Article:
Hundreds of thousands of people protested across Spain on Sunday against reforms to the labour market they fear will destroy workers’ rights and spending cuts they say are destroying the welfare state.
Organizers, including the two largest unions Comisiones Obreras and UGT, said as many as half a million people joined the protest in 57 towns and cities, although Spanish police gave no official estimate.
In Madrid, one of the largest protests since the economic crisis began almost five years ago filled the wide boulevards from the Atocha train station up to the central Sol square with loud but peaceful marchers of all ages.
“Contracts are getting worse every year. They say they want to invest in the future while cutting research budgets. They’re not looking to the future but to the next election with cuts dictated from Brussels,” university researcher Nacho Foche, 27, said.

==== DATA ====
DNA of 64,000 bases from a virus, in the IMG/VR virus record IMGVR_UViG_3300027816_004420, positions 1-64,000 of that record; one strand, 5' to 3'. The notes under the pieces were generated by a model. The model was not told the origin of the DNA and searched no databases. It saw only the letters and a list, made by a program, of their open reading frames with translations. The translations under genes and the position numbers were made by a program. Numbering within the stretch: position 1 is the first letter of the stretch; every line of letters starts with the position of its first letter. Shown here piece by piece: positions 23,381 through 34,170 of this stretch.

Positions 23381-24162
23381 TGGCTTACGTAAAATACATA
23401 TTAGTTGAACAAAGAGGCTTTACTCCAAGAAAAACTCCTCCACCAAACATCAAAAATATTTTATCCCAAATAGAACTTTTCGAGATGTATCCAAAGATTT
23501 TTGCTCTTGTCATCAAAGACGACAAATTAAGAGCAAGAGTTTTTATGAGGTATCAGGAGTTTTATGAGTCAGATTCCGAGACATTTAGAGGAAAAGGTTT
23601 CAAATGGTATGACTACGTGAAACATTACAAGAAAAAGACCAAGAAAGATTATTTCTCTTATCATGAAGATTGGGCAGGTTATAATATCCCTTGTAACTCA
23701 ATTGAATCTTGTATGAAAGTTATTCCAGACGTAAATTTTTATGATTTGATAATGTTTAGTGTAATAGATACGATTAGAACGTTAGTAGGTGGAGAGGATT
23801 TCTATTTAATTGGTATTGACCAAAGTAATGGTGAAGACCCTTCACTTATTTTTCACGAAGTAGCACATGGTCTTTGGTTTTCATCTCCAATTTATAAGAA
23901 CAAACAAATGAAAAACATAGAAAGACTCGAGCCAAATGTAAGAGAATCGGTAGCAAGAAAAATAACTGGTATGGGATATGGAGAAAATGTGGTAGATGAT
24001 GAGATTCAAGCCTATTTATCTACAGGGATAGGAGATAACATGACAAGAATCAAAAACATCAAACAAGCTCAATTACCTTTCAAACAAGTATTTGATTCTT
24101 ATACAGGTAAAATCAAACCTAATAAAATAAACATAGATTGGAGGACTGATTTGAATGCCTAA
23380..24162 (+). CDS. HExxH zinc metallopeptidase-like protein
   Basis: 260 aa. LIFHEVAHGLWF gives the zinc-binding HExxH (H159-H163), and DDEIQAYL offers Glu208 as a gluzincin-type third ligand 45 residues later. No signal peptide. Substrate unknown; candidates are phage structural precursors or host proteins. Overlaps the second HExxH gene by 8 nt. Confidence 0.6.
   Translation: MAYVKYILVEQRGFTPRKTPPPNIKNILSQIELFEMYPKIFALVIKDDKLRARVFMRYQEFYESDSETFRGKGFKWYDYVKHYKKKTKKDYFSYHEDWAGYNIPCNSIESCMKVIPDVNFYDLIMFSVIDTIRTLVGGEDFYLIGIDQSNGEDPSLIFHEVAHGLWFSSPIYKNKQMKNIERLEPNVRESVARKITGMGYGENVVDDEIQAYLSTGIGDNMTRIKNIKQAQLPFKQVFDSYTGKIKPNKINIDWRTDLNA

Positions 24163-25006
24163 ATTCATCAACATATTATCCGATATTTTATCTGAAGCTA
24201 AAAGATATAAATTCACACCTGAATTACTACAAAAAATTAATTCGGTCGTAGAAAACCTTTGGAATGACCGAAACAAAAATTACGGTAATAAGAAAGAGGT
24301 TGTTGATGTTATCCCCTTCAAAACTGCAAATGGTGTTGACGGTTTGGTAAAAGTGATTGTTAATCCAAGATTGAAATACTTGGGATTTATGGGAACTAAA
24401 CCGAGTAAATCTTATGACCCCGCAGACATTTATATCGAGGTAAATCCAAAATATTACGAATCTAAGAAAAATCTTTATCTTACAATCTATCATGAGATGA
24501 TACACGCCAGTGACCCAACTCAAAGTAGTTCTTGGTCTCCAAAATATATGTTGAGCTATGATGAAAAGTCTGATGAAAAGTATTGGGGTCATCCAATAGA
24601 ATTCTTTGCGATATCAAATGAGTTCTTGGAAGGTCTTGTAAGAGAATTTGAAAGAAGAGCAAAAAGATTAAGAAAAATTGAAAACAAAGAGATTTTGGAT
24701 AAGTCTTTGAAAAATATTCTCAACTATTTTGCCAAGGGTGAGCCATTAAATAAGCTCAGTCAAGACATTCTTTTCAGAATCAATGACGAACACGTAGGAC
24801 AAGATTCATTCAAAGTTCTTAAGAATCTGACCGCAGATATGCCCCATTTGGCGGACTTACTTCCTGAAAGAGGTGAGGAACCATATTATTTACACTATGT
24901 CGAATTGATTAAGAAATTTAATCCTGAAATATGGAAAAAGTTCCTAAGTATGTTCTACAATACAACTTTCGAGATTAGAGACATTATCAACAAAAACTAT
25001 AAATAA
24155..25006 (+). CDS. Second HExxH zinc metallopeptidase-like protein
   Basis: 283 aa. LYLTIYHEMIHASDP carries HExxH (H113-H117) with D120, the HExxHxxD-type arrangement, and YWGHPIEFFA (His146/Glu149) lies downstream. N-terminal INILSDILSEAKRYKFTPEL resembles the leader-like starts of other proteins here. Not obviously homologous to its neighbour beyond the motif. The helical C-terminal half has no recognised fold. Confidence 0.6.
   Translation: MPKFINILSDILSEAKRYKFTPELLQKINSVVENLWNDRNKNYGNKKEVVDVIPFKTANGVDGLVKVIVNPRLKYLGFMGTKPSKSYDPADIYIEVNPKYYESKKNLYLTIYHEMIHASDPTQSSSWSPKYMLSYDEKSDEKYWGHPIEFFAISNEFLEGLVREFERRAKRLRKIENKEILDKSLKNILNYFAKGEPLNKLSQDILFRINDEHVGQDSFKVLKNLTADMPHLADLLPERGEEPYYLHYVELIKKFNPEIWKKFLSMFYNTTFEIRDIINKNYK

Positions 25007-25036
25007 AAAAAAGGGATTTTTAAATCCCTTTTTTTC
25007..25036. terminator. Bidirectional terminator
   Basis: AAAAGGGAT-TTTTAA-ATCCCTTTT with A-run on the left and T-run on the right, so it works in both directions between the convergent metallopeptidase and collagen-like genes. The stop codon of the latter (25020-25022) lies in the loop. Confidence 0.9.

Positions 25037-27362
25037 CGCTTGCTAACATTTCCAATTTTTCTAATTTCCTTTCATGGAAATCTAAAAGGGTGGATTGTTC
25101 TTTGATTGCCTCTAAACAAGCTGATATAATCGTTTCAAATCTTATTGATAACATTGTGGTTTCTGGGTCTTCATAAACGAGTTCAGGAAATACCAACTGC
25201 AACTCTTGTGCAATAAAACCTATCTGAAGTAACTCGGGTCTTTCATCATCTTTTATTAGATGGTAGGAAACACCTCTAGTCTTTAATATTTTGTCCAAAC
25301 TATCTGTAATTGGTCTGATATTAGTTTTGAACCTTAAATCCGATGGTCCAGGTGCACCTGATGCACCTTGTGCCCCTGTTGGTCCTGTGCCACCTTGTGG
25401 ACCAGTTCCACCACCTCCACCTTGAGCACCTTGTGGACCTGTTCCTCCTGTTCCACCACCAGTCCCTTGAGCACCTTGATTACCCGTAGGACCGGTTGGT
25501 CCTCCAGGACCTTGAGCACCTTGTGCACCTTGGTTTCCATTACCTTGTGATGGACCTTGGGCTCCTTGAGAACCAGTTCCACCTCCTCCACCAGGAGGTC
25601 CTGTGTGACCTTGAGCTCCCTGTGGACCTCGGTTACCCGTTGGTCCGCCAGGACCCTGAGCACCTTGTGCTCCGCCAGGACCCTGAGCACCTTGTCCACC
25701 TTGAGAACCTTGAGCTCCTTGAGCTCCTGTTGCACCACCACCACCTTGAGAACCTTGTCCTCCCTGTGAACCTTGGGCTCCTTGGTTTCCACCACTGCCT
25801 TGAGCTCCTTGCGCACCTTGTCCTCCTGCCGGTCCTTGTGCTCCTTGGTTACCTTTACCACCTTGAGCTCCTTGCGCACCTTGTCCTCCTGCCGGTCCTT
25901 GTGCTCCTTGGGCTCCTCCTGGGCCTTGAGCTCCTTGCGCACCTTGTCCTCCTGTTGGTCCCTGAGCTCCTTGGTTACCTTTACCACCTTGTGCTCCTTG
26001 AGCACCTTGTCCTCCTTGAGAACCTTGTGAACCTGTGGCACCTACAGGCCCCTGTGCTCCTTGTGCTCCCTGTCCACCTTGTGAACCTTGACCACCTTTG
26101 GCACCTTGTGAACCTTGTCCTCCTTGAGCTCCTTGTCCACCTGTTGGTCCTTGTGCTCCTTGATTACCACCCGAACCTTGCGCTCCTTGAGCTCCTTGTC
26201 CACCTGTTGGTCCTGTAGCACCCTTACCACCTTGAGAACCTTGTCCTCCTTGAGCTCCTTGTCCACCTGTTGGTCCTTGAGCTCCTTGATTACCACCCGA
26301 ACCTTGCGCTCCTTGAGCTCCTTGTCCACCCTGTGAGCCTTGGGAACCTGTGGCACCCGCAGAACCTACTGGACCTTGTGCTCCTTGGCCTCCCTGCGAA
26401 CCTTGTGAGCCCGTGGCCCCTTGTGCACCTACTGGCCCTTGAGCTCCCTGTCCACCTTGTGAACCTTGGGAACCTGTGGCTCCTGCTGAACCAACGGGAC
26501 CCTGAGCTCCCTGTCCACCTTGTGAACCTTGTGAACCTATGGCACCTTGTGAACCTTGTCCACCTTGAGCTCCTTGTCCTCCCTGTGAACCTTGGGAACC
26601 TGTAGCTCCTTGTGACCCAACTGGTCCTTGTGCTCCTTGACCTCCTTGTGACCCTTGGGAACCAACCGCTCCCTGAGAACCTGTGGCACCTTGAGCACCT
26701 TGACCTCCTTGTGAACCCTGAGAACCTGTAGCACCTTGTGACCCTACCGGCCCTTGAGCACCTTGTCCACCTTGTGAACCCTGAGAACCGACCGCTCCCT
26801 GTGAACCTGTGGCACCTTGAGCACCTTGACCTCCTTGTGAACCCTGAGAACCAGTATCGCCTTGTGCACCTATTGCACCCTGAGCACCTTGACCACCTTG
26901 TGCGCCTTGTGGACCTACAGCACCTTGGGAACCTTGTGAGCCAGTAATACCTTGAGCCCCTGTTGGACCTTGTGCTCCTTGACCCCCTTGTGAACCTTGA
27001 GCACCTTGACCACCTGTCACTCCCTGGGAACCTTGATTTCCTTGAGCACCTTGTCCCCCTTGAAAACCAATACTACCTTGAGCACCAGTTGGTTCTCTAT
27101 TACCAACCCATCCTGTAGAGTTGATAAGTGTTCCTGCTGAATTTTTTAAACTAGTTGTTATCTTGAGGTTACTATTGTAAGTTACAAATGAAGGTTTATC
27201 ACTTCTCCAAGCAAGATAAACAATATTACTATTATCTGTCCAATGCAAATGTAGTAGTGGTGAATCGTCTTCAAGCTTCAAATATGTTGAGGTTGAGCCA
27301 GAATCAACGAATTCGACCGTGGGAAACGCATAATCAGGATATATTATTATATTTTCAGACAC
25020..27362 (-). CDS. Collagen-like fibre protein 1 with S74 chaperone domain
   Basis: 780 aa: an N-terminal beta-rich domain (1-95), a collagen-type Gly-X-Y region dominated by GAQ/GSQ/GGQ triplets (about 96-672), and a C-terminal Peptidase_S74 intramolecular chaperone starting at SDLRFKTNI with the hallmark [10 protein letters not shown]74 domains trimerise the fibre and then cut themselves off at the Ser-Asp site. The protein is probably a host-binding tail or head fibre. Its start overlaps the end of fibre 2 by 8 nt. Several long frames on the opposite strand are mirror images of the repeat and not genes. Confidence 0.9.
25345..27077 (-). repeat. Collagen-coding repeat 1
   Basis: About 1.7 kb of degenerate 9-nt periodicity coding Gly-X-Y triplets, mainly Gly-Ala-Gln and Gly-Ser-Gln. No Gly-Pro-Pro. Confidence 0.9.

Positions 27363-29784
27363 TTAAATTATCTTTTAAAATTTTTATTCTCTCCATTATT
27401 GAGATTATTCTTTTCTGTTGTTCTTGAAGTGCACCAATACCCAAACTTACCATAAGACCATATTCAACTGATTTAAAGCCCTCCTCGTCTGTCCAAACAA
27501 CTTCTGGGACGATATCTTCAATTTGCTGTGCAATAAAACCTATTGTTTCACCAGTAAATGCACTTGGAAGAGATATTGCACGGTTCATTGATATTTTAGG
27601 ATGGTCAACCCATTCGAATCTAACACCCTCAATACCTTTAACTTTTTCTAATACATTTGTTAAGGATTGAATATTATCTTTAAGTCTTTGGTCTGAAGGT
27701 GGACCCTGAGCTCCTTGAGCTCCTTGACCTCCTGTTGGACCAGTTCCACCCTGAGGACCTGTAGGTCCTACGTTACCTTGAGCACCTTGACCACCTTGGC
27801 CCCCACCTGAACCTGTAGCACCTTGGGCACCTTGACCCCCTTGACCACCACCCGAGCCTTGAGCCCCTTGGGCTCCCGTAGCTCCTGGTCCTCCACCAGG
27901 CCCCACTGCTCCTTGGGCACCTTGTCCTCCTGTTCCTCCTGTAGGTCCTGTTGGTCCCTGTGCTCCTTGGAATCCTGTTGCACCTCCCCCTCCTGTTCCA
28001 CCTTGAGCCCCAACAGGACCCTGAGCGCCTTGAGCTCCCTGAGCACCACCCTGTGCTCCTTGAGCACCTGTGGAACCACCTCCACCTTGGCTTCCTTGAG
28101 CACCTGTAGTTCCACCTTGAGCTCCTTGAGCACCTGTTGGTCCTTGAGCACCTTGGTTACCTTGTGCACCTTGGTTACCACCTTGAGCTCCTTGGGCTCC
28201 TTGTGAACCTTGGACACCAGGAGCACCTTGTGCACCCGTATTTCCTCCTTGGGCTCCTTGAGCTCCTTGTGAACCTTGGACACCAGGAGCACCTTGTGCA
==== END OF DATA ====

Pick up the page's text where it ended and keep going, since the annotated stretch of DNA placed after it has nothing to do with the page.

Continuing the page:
Spain has the highest unemployment rate in the developed world at 23 percent and many Spaniards fear granting businesses greater powers to lay off workers will prompt a wave of redundancies and new contracts without rights.
“There has to be a general strike. They said they were cutting workers rights to create more work. They’ve cut rights, but not said how they plan to create jobs,” teacher Alberto Carrillo, 48, said.
“Before we were privileged, but now we’re having trouble even paying our gas bills.”
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